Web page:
First of all, we start with an analogy. Until just over 100 years ago the people of Yap, a Pacific island, used large stone disks as coins. The picture on this page shows some.
Yappians used these stones for significant expenses such as dowries. Because the rocks were plentiful, the Islanders didn’t bother moving them about. They just transferred ownership. People knew who the current owner was because it was public knowledge.
This made it difficult to commit fraud.
- You couldn’t spend someone else’s stone because everyone knew who owned the rock.
- You couldn’t spend the same stone twice because everyone would know.
- You couldn’t fake the currency because to do that you’d need to carve a new stone – which anyone could do anyway.
It was a great system. It just didn’t scale up well.
But cryptocurrency works in the same way and does scale up.
Here’s why they’re the same.
Bitcoins don’t move around. They stay fixed on a public ledger, the “blockchain.” Anyone can check ownership by checking this accounting.
This makes it difficult to commit fraud:
- You can’t spend someone else bitcoin because everyone knows who owns them (from the ledger.)
- You can’t pay the same coin twice because the network keeps the accounting up to date and there’s only one ledger. If you did try to spend it twice, everyone would know.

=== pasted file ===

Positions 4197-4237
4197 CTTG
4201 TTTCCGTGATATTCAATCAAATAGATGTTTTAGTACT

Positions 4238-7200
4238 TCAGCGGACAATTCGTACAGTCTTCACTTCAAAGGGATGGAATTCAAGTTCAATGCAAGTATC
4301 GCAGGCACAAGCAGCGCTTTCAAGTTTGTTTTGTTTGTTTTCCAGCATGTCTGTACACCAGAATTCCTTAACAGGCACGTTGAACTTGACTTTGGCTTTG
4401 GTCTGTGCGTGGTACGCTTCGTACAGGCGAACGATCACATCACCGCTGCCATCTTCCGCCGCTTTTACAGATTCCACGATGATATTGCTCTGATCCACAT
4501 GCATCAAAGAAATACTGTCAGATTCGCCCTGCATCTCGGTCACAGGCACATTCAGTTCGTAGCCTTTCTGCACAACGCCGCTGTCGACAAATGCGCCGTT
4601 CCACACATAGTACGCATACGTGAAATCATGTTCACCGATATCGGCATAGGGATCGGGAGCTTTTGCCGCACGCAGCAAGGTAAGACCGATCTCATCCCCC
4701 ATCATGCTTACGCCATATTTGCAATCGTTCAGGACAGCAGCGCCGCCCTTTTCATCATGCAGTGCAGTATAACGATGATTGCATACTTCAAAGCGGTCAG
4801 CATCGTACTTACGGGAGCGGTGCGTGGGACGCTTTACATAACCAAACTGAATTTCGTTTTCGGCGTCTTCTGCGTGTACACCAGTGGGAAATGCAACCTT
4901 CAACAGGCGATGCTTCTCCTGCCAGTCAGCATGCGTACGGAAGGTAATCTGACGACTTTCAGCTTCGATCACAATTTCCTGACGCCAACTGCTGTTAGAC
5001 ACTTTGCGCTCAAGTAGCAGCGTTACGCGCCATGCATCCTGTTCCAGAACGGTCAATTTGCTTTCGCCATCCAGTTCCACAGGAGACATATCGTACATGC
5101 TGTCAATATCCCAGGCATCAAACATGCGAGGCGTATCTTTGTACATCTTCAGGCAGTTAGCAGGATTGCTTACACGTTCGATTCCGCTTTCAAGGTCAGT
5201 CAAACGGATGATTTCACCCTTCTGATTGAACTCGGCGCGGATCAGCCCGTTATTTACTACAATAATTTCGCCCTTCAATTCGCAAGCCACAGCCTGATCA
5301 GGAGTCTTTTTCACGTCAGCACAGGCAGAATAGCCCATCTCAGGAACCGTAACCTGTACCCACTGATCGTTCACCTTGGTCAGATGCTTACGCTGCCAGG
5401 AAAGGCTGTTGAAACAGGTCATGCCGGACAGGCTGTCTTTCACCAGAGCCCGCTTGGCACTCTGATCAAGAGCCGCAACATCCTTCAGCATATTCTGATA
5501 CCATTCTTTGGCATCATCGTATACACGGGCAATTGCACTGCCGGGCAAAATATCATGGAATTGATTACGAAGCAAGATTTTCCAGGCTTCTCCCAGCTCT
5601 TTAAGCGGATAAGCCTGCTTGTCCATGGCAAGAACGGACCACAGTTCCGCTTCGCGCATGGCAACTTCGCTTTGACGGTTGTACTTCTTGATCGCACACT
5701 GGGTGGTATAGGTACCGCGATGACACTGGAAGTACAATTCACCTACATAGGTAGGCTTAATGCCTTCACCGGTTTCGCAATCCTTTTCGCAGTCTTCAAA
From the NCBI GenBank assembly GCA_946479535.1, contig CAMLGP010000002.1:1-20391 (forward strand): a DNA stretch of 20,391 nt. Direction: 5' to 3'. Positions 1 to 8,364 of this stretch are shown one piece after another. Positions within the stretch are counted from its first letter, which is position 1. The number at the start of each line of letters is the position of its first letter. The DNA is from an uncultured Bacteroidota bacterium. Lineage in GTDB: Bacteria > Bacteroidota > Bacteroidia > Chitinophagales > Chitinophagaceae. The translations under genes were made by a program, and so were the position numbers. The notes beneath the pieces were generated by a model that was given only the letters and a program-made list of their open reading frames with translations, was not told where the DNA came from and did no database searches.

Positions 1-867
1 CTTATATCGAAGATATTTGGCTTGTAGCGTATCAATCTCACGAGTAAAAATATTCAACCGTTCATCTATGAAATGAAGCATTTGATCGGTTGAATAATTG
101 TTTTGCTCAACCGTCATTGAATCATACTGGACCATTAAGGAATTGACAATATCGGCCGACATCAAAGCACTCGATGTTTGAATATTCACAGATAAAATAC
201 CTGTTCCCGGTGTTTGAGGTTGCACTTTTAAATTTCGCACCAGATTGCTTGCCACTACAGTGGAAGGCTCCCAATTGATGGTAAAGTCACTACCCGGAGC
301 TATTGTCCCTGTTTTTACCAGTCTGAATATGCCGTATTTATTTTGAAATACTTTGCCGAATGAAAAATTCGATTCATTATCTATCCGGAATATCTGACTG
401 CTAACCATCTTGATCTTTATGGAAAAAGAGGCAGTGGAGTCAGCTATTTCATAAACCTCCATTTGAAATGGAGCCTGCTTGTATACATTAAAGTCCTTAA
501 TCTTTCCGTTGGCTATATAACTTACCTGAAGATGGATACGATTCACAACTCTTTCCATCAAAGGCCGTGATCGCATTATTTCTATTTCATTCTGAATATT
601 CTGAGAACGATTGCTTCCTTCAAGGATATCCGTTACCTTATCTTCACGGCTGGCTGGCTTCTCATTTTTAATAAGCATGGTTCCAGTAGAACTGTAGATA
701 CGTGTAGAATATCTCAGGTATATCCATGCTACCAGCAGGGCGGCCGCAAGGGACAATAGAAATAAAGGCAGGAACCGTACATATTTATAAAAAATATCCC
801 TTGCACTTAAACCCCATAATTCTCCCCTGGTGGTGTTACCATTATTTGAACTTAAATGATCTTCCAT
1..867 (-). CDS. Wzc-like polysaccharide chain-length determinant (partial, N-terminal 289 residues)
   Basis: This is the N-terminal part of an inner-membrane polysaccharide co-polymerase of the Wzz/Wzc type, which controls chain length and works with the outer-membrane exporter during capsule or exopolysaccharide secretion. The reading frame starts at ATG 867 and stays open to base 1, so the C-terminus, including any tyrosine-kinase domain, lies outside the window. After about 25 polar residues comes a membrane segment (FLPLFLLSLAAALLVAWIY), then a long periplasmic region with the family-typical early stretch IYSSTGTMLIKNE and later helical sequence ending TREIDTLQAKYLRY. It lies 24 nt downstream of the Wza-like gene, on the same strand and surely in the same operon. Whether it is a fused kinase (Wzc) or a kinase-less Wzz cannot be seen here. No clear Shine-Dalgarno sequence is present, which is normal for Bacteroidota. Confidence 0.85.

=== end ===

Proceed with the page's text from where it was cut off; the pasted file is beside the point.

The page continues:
- You can’t fake the currency because to create a bitcoin you need to break a complicated maths problem. A new challenge is set every 10 minutes, and the winner gets a brand new bitcoin as a ‘prize.’ There’s no way to fake the answer – you’re either right, or you’re not, so there’s no way to fake a bitcoin.
Openness is at the heart of both the Yap stones and cryptocurrencies. Everything is there for anyone to scrutinize, and so anyone can check if a payment comes from the rightful owner. There’s no need for trust between two people in a transaction because the system removes the possibility of fraud.
That’s it, that’s the core of cryptocurrency explained in 60 seconds. Of course, there’s a great deal more to it.